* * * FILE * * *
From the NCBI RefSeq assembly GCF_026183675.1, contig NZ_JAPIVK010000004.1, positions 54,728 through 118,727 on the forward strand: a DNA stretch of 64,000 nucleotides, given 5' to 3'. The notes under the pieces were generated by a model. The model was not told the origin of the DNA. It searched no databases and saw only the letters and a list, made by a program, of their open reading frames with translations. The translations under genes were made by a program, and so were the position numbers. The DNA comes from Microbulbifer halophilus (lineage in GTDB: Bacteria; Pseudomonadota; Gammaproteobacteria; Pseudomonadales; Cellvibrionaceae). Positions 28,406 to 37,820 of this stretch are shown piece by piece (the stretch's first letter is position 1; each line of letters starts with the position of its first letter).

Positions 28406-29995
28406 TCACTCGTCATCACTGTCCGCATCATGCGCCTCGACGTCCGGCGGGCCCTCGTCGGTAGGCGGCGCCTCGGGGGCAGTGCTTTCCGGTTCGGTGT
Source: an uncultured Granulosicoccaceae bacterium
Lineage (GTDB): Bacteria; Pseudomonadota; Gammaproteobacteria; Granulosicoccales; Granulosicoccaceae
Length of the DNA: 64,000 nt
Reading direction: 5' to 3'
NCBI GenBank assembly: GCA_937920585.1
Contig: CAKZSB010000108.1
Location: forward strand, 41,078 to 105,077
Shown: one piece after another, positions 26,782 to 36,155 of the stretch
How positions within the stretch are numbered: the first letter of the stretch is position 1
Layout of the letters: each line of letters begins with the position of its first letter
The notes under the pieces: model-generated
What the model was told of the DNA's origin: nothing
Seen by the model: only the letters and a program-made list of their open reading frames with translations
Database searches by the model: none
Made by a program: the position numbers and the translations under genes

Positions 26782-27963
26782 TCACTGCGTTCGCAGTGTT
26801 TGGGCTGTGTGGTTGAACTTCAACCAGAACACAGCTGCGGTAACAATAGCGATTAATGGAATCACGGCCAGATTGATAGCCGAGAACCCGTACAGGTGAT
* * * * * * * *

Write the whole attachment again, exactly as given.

From the NCBI RefSeq assembly GCF_026183675.1, contig NZ_JAPIVK010000004.1, positions 54,728 through 118,727 on the forward strand: a DNA stretch of 64,000 nucleotides, given 5' to 3'. The notes under the pieces were generated by a model. The model was not told the origin of the DNA. It searched no databases and saw only the letters and a list, made by a program, of their open reading frames with translations. The translations under genes were made by a program, and so were the position numbers. The DNA comes from Microbulbifer halophilus (lineage in GTDB: Bacteria; Pseudomonadota; Gammaproteobacteria; Pseudomonadales; Cellvibrionaceae). Positions 28,406 to 37,820 of this stretch are shown piece by piece (the stretch's first letter is position 1; each line of letters starts with the position of its first letter).

Positions 28406-29995
28406 TCACTCGTCATCACTGTCCGCATCATGCGCCTCGACGTCCGGCGGGCCCTCGTCGGTAGGCGGCGCCTCGGGGGCAGTGCTTTCCGGTTCGGTGT
Source: an uncultured Granulosicoccaceae bacterium
Lineage (GTDB): Bacteria; Pseudomonadota; Gammaproteobacteria; Granulosicoccales; Granulosicoccaceae
Length of the DNA: 64,000 nt
Reading direction: 5' to 3'
NCBI GenBank assembly: GCA_937920585.1
Contig: CAKZSB010000108.1
Location: forward strand, 41,078 to 105,077
Shown: one piece after another, positions 26,782 to 36,155 of the stretch
How positions within the stretch are numbered: the first letter of the stretch is position 1
Layout of the letters: each line of letters begins with the position of its first letter
The notes under the pieces: model-generated
What the model was told of the DNA's origin: nothing
Seen by the model: only the letters and a program-made list of their open reading frames with translations
Database searches by the model: none
Made by a program: the position numbers and the translations under genes

Positions 26782-27963
26782 TCACTGCGTTCGCAGTGTT
26801 TGGGCTGTGTGGTTGAACTTCAACCAGAACACAGCTGCGGTAACAATAGCGATTAATGGAATCACGGCCAGATTGATAGCCGAGAACCCGTACAGGTGAT